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Bitsy's Books

Note: I'm uploading my books from Goodreads and since there are like 200+ it's going to take awhile. The uploading seems a bit wonky too, so hang with me as I fix things. Also there may be spoilers until I can make all the appropriate tags.


I'm an ex-English Major who, sick of reading classics after college, decided to read all the trashy books I didn't before because I was too snobby. Since graduating, I've entertained myself with comics, YA, and romance novels, finding out they can not only be decently written, but superbly written. I've since recovered from my classics aversion, but I'm now more open-minded reader willing to read from any genre. If a book has kick-ass heroines and/or witty banter and/or takes place in a different time or place (including fantasy settings), I will most likely fall in love with it. My favorite authors are Jane Austen, Shakespeare, E.M. Forster, Meljean Brook, Sarah Rees Brennan, Rachel Hartman, Catherynne M. Valente, and Aliette de Bodard.

Currently reading

The Blue Fairy Book
Andrew Lang
Apollo's Angels: A History of Ballet
Jennifer Homans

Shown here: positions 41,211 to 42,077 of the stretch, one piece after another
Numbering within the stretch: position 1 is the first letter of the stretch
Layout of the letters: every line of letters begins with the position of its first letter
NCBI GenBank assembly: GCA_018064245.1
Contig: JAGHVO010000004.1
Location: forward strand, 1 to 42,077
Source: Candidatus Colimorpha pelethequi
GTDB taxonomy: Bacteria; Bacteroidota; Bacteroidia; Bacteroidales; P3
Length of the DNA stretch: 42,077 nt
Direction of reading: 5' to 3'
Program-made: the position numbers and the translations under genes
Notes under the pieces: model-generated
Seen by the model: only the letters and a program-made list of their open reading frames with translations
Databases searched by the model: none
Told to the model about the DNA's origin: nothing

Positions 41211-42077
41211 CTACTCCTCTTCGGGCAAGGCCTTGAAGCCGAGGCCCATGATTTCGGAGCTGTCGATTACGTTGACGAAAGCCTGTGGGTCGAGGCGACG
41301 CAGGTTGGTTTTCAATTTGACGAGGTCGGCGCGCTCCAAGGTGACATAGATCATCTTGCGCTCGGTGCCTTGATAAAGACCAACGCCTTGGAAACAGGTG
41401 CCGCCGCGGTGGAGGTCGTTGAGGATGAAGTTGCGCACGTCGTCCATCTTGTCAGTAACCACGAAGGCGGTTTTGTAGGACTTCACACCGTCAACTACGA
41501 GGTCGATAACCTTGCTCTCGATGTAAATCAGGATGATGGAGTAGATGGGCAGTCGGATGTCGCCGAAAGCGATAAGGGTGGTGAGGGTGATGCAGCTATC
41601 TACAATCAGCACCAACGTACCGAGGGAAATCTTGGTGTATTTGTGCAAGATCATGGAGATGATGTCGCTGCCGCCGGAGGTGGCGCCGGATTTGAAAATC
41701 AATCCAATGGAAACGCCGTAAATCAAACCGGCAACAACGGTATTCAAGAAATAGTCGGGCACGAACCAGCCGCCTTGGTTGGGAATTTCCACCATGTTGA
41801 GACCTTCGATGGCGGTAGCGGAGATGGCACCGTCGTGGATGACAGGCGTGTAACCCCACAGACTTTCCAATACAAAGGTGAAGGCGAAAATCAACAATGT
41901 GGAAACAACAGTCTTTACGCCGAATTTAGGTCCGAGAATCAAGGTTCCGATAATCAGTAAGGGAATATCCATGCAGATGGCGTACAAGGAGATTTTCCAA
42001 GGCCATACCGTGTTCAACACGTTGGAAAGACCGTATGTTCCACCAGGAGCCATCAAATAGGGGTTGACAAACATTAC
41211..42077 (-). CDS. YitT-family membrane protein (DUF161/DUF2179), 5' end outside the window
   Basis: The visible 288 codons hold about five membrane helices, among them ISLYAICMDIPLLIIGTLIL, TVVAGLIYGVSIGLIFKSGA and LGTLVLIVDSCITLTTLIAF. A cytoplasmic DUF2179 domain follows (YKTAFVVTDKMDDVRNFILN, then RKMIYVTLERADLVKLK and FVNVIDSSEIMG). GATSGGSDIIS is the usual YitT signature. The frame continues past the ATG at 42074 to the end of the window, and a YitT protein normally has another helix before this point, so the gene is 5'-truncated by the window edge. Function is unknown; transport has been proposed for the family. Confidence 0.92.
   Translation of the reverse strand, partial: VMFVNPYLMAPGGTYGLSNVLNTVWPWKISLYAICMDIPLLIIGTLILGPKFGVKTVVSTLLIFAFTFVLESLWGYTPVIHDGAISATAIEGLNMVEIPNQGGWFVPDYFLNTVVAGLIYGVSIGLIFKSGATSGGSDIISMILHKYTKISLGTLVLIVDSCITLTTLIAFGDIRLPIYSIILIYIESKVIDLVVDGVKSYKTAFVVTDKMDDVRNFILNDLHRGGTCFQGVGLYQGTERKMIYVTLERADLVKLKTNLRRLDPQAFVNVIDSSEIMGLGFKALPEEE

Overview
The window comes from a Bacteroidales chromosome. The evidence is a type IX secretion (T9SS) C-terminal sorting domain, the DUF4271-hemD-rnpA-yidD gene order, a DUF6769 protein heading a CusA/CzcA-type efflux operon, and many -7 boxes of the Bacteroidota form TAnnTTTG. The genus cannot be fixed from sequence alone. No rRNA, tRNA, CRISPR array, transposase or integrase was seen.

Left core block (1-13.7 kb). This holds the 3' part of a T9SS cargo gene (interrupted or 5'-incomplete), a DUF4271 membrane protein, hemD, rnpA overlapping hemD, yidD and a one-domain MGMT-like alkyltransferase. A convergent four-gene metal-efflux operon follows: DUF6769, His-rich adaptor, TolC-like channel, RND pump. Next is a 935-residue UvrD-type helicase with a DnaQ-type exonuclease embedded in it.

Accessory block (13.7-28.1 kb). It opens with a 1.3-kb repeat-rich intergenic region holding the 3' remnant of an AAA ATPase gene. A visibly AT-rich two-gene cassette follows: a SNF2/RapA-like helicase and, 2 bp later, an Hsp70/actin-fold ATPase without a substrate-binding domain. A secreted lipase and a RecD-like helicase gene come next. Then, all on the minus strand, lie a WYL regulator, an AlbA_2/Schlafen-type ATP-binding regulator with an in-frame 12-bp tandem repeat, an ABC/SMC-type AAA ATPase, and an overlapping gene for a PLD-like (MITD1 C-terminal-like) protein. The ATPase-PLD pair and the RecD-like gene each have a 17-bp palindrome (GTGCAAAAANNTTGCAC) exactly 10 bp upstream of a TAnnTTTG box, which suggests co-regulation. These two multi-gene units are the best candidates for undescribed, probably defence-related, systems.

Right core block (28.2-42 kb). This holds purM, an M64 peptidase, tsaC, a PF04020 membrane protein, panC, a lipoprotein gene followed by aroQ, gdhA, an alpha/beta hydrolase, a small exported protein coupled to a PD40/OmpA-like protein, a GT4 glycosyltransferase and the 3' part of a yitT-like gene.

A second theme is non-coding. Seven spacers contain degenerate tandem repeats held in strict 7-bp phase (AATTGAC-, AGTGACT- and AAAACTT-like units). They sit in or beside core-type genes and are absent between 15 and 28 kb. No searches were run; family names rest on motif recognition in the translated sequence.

Generation Dead - Daniel Waters 3.5 out of 5 StarsAn interesting look at prejudice and bigotry using zombies and high school. This book felt more like a contemporary YA than a paranormal one, exploring the troubles of growing-up, friendship, first love, self-discovery, and death. However, the two main characters were a Mary Sue and Gary Stu, and it was troubling that in a book about diversity and bigotry, all six main characters were white, cisgender, and straight. The two highest functioning zombies, destined to become “leaders” were blonde and blue-eyed. The one African-American zombie was one of the slower zombies and made a headdesk comment about guns. It’s a very troubling oversight in a book about bigotry and diversity.I remember pointing out how I felt that the lessons in Team Human would have served a white-protagonist better. However, complete erasure of POC or LGBT (except for a few very minor side characters, most of whom are depicted as violent and angry) is much worse and makes the book seem like a ‘white people experience -isms’ book, rather than a study of discrimination and privilege. I hardly think this was the author’s intent, but it’s especially disappointing because Waters seems very sensitive to issues and people otherwise. This left a very negative view in what I think is a high quality book.